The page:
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Cracco v. Vance - 376 F. Supp. 3d 304 (S.D.N.Y. 2019)

Rule:

Under New York law, gravity knives are per se illegal weapons. See N.Y. Penal Law § 265.01(1). A person who possesses a gravity knife is guilty of Criminal Possession of a Weapon in the Fourth Degree. Pursuant to  § 265.01, a gravity knife is defined as: any knife which has a blade which is released from the handle or sheath thereof by the force of gravity or the application of centrifugal force which, when released, is locked in place by means of a button, spring, lever or other device.

Facts:

Plaintiff Joseph Cracco was arrested for possession of a gravity knife. In New York state court, Cracco pleaded guilty to disorderly conduct and paid a fine. Cracco wanted to continue carrying the same type of knife that led to his arrest, but he feared he would be prosecuted again. Cracco thus filed a declaratory judgment against defendant Cyrus R. Vance, Jr., in his official capacity as District Attorney for the County of New York, that: (1) the gravity knife statute as-applied was void for vagueness, and; (2) a knife that did not open in response to the wrist flick test on the first or second attempt could not form the basis for a criminal prosecution under the statute. Cracco claimed that it took his arresting officer four or five tries of the wrist flick test to get the knife to lock into place; Vance disagreed and claimed that it did not take that many tries. The parties filed cross-motions for summary judgment.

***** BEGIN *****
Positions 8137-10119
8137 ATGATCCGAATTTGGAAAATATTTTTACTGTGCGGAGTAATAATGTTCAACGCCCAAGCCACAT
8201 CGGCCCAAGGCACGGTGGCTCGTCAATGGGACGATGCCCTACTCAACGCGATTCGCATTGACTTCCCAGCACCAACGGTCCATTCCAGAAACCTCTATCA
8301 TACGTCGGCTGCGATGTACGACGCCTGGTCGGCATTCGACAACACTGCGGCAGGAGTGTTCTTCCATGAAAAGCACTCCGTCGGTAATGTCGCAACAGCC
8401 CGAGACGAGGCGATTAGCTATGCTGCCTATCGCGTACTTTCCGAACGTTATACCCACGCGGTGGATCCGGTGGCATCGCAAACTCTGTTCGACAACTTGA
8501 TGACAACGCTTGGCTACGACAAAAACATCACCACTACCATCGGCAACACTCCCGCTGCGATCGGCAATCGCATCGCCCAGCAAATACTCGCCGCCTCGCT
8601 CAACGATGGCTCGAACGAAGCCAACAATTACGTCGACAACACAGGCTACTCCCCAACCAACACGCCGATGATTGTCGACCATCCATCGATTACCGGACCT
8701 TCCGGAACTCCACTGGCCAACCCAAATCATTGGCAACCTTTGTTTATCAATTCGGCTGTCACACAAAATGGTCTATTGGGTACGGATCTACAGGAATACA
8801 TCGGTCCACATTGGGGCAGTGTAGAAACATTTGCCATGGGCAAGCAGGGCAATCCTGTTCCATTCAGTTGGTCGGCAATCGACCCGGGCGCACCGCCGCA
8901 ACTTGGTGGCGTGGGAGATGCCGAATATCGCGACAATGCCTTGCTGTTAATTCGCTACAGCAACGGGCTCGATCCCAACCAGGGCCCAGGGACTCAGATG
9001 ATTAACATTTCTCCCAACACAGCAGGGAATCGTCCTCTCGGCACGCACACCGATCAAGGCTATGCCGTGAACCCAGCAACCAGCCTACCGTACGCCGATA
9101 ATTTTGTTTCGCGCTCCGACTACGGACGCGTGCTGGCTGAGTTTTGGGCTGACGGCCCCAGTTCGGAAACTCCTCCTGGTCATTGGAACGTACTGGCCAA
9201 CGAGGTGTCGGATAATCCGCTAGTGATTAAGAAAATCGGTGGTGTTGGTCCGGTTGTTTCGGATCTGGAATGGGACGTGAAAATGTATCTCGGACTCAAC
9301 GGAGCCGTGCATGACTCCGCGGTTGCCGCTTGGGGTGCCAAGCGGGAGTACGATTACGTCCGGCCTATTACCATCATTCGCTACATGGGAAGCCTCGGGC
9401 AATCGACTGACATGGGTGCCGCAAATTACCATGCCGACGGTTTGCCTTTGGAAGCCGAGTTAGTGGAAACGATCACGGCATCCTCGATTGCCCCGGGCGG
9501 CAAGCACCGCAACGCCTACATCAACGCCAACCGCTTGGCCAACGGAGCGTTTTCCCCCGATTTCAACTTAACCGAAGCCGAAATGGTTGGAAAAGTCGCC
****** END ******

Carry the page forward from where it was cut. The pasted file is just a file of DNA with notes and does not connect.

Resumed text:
Issue:

Was the gravity knife statute, as-applied to Cracco, void for vagueness?

Answer:

Yes.

Conclusion:

The court granted Cracco's and denied Vance's motion for summary judgment. The court noted that Cracco brought an as-applied challenge to the gravity knife statute based on his factual circumstances. The court ruled that statute was void for vagueness as-applied to Cracco in that: (1) Cracco had no reliable way of knowing whether the common folding knife that he had when he was arrested and that he wished to possess in the future would be viewed as legal or illegal given the text of the gravity knife statute and the procedures used by Vance to enforce the statute, and; (2) the statute did not provide sufficiently clear standards to eliminate the risk of arbitrary enforcement, and Cracco's conduct did not fall within the core of the statute's prohibition—Cracco's knife was an ordinary folding knife offered for sale at stores in New York that did not open on the first or second attempt of the wrist flick test, i.e., it was not one used to advance criminal purposes.

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